New EU copyright law could make memes illegal

New EU copyright law could make memes illegal

Digital rights groups are warning that a new law from the European Union could effectively make memes and other similar content illegal. The proposed EU Copyright Directive is not yet law, but the European Parliament are due to vote on the legislation on 20th June 2018.

european parliament.jpg

The European Parliament will vote on this new legislation on 20th June 2018
Photo by DAVID ILIFF / CC-BY-SA 3.0

Under Article 13 of the proposed law, websites hosting user-generated content should "take measures to ensure the functioning of agreements concluded with rights-holders for the use of their works". This means that if someone uploads an image, then it would be up to the site hosting that image to verify whether it has been properly used. Essentially they will have to monitor, filter, and even block content.

So what is a meme? The word 'meme' was coined by Richard Dawkins to describe the way in which information spreads, but the word is more closely associated with internet memes nowadays. They can take many forms, but they are most commonly images or animated gifs which have been changed or adapted, often in a funny way. Many of them feature copyrighted content.

visualisation of internet routing paths.jpg

A visualisation of how information spreads online, known as internet routing paths (each point is an IP address)
Image created by Matt Britt / CC BY 2.5

The proposed EU legislation is designed to protect the intellectual property rights of those who upload content to the internet, although critics are saying the the legislation is too broad and too vague.

Currently in the UK the legislation provides for 'fair dealing' (known as 'fair use' in other countries) of copyrighted content, which allows people to reproduce copyrighted content as long as it is done for a limited purpose. For example, fair dealing would cover quoting a book in a literary review, or works of parody, as long as the use of the material is reasonable.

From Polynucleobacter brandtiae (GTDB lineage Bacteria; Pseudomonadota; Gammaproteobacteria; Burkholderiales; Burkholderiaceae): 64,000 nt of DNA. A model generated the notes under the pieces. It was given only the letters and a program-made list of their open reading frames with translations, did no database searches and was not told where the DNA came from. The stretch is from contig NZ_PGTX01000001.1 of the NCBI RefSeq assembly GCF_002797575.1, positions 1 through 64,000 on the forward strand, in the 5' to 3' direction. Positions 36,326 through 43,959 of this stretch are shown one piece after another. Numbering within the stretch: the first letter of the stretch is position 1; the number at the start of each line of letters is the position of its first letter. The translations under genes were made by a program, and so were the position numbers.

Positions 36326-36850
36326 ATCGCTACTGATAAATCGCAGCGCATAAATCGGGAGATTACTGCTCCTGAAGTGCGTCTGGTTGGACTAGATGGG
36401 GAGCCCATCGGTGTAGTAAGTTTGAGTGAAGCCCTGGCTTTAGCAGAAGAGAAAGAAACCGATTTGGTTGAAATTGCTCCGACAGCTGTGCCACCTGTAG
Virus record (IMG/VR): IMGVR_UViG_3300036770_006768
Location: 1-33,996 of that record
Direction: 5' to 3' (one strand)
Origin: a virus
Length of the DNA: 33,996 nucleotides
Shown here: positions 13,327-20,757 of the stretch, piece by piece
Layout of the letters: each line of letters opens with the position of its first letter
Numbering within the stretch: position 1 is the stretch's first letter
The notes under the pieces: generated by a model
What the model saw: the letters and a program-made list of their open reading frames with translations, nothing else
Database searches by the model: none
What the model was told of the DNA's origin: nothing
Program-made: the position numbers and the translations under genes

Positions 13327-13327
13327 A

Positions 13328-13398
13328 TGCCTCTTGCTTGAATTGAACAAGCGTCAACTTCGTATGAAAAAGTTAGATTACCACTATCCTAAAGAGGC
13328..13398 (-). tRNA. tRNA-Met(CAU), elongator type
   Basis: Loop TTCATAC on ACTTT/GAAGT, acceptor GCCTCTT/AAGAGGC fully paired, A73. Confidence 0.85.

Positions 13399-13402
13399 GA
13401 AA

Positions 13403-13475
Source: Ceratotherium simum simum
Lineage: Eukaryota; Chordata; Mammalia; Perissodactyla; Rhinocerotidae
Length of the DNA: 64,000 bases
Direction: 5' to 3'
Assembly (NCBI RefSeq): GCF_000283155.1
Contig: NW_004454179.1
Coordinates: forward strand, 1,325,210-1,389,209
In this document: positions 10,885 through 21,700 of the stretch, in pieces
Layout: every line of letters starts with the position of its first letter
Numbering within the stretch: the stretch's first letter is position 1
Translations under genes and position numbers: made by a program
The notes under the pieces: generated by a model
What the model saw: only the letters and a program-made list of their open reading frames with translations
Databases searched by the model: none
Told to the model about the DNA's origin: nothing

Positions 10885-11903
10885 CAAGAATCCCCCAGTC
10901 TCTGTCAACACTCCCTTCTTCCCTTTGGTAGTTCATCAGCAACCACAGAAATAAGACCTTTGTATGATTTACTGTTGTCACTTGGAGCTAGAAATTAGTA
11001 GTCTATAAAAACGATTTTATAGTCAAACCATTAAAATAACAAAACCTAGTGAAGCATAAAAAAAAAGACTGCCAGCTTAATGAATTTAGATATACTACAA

In a recent interview with Sky News, a spokesperson from the European Commission said the following:

"The idea behind our copyright proposals is that people should be able to make a living from their creative ideas. The proposals to modernise EU copyright provisions will not harm freedom of expression on the internet. They take into account technological developments that have already been introduced by some of the major players and which help in two ways.

Firstly, they help to inform authors when their works are used online and to prevent that these works are used by major online platforms without their author's consent.

Secondly, such technological developments help to ensure the author's fair remuneration for their work."

Here is the full text of Article 13:

Article 13
Use of protected content by information society service providers storing and giving access to large amounts of works and other subject-matter uploaded by their users

1. Information society service providers that store and provide to the public access to large amounts of works or other subject-matter uploaded by their users shall, in cooperation with rightholders, take measures to ensure the functioning of agreements concluded with rightholders for the use of their works or other subject-matter or to prevent the availability on their services of works or other subject-matter identified by rightholders through the cooperation with the service providers. Those measures, such as the use of effective content recognition technologies, shall be appropriate and proportionate. The service providers shall provide rightholders with adequate information on the functioning and the deployment of the measures, as well as, when relevant, adequate reporting on the recognition and use of the works and other subject-matter.

2. Member States shall ensure that the service providers referred to in paragraph 1 put in place complaints and redress mechanisms that are available to users in case of disputes over the application of the measures referred to in paragraph 1.

3. Member States shall facilitate, where appropriate, the cooperation between the information society service providers and rightholders through stakeholder dialogues to define best practices, such as appropriate and proportionate content recognition technologies, taking into account, among others, the nature of the services, the availability of the technologies and their effectiveness in light of technological developments.

Becky Cunningham
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